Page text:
im a firm beleaver in 30-30 but the guns are just to expensive now a new one is what 350-400$ for a marlin? a used winchester (post 64) is about the same. and you can get any of the 3 rifles i mentioned in just about any caliber for 300$ new? id take the bolt action.
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Old October 6, 2009, 11:13 PM   #44
roy reali
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re:Sportdog

Quote:
I use all the latest technology and bring home the venison. I hunt deer from October 1 until January 1 with bow, shotgun, and muzzleloader. Call me crazy but give me that camo, scope sighted magnum, treestand, box blind, deer scents, etc and the results will speak for themselves.
When nature calls, do use camo toilet paper too?
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Old October 6, 2009, 11:24 PM   #45
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I tried it once but the results of the operation were too inconclusive!
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Old October 7, 2009, 06:37 AM   #46
ZeroJunk
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I tried it once but the results of the operation were too inconclusive
LOL
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Old October 7, 2009, 09:17 AM   #47
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Lots of good thoughts here.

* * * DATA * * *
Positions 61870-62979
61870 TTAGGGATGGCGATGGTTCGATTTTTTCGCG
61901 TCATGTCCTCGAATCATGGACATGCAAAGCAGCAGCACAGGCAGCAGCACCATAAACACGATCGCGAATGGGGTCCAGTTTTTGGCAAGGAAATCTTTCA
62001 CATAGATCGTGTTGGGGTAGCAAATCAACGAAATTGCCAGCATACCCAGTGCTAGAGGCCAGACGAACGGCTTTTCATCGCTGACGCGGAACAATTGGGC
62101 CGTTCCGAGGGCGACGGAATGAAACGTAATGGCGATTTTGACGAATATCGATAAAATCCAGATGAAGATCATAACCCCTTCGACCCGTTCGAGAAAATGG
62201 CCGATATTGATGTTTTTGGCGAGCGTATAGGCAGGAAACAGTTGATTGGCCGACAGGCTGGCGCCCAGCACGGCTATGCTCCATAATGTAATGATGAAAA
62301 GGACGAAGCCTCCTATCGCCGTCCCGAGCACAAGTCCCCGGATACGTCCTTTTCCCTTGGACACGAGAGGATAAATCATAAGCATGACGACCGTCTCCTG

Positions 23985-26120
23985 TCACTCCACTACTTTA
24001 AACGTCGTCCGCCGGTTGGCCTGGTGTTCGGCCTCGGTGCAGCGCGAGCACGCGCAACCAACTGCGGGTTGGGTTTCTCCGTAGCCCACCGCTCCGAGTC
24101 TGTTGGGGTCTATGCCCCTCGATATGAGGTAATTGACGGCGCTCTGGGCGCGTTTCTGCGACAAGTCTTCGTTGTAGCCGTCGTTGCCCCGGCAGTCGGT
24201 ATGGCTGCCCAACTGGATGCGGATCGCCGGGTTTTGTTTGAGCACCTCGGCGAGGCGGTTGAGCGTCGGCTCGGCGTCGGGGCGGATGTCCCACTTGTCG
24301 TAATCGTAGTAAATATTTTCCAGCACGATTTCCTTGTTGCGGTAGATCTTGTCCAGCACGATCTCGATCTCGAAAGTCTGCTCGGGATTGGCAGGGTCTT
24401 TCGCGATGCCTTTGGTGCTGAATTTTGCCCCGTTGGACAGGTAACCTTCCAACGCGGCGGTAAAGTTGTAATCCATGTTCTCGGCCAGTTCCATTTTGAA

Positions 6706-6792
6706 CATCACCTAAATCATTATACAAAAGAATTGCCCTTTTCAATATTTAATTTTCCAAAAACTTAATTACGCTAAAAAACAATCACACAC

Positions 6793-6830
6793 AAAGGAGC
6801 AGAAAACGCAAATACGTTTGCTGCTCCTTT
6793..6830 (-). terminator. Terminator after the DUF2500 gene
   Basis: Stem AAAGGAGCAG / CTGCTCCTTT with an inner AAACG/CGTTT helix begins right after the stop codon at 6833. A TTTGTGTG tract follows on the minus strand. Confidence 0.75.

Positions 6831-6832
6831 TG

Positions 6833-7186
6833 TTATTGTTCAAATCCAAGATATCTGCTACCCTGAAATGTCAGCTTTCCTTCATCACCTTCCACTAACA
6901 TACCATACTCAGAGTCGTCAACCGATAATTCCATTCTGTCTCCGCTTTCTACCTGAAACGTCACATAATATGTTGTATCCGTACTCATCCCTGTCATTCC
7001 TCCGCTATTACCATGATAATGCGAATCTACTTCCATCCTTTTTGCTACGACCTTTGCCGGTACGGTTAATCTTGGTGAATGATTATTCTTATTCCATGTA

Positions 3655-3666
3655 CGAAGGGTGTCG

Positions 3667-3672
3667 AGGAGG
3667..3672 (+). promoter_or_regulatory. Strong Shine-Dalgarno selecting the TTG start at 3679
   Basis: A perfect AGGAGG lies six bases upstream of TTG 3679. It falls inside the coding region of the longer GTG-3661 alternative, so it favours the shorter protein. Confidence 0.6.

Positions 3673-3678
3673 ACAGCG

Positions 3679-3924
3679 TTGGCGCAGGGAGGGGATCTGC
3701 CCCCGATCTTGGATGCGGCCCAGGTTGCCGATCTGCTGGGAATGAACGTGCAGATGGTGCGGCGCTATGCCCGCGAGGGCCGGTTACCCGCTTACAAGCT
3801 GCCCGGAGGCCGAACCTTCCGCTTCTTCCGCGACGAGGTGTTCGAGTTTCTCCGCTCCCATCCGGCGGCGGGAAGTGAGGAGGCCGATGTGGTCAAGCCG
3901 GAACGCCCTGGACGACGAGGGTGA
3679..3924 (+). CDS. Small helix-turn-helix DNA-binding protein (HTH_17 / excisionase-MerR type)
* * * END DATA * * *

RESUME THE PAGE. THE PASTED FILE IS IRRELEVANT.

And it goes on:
I believe that a lot of new stuff is bought to attempt to overcome shortcomings, real or perceived, in ones current gear. A ways back somebody actually posted that they had missed a deer. First time I guess I've ever seen that. Well, I have too. I was using a 30.06 and had nothing to blame but myself. (well me and iron sights).
What I'm getting at is if I had been using, say, a 30.30 and saw the bullet kick up dirt in front of the deer, I might have thought the round had too much drop at 100 yds and I need something flatter shooting instead of thinking, "Well I aimed wrong." or misjudged the range or whatever. I might think, "Hmmm, a .308 will fix that problem." I think some folks buy what I call "energy insurance" for a less than perfectly placed shot. And there might be some validity in that.